Following their 4-0 loss to the Pittsburgh Penguins Wednesday, the Washington Capitals bemoaned a lack of execution and self-inflicted mistakes, spending their Thursday hoping to correct those mistakes by analyzing what was arguably their worst overall performance of the season.
Yet if a visibly frustrated Adam Oates were to be believed, the Capitals' 3-2 loss Friday to the Montreal Canadiens was even worse.
The same problems that have plagued Washington all season long -- which is beginning to read like an overflowing list of innumerable errors -- manifested themselves again in the form of all three Montreal goals.
Center Mikhail Grabovski fumbled a sloppy breakout pass from defenseman Alexander Urbom at their blue line, leading to a transition goal seconds later. Three minutes later, missed defensive assignments allowed center David Desharnais to slip behind the Capitals' defense undetected for a deflection goal off a faceoff, a play that the Capitals routinely discuss and work on.
Though the validity of forward Martin Erat's roughing call against goaltender Peter Budaj can certainly be disputed, it was one of many unneccessary penalties that stunted momentum and, in this specific case, allowed the Canadiens to extend their rapidly growing lead to 3-0.
It was the fourth time this season -- and second time in as many games -- that the Capitals fell behind by that score, once again highlighting a lack of focus at the start of games.
"We waited until about 18 or 19 minutes [remaining] in the first period to look like we had some jump," Capitals right wing Troy Brouwer said. "[We] spotted them a three-goal lead and things that we're trying to avoid: turnovers on the first one, taking penalties on the third one, second one's [a] tough call, but it's how it goes. We've got to have better starts. We can't expect to win games if we're down 3-0."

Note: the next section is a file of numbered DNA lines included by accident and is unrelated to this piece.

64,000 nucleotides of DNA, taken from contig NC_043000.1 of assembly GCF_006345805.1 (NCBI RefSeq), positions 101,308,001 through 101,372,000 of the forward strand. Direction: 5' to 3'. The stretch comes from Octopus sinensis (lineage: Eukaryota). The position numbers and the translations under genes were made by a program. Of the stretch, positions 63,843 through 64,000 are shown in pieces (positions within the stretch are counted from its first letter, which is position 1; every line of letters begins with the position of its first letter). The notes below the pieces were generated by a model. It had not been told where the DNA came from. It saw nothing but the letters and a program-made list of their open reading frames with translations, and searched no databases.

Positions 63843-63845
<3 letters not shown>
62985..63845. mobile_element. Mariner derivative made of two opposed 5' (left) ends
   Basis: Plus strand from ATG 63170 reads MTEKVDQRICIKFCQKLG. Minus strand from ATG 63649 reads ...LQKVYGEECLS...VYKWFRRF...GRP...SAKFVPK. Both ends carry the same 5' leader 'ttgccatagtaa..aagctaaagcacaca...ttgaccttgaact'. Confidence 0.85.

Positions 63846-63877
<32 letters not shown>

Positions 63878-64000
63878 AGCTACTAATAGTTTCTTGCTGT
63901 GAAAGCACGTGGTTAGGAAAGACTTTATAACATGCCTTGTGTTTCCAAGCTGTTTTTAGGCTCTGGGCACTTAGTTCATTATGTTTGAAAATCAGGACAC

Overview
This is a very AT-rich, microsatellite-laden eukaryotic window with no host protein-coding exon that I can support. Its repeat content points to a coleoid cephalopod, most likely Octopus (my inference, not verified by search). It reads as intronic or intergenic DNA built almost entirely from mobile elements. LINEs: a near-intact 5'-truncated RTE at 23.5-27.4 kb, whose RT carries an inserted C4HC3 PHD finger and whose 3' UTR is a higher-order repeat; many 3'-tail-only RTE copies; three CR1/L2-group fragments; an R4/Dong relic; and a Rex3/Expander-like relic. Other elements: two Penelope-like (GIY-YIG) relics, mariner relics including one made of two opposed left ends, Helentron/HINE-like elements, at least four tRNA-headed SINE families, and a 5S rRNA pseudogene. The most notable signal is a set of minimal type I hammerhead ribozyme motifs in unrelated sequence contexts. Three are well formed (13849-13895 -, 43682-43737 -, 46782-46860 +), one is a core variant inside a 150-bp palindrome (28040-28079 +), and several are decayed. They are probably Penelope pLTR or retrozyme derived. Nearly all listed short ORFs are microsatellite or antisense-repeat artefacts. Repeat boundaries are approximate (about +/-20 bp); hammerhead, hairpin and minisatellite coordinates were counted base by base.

When asked what the Capitals need to do to get off to better starts, Brouwer was blunt.
"Do you have some ideas?" he replied. "Because apparently we haven't found it yet."
Added defenseman Mike Green: "I wish I had an exact answer, but it's almost like we're waiting for a momentum shift to come along instead of creating it. I don't know."
Therein lies the problem: the Capitals are still searching for answers to rectify the issues that have become commonplace as the season enters its second quarter. Isolated incidents have long since become unsettling trends.
Washington played much better in the second and third periods (though, to be fair, the first-period bar was not set very high), but as Oates pointed out, it was less of an inspired effort and more of his team simply playing the game in the way it was supposed to be played.
"That’s the frustrating part,” said Oates, who called out his veterans and admitted that he was more upset with his team's performance Friday than he was Wednesday. “All we did to make the push was play correct.”
Saturday morning, the Capitals will reconvene in Toronto ahead of their game with the Maple Leafs to go over what went wrong again. Oates will show them the same exact things that he showed them prior to their most recent loss, and he can only hope that this time, his lessons stick.
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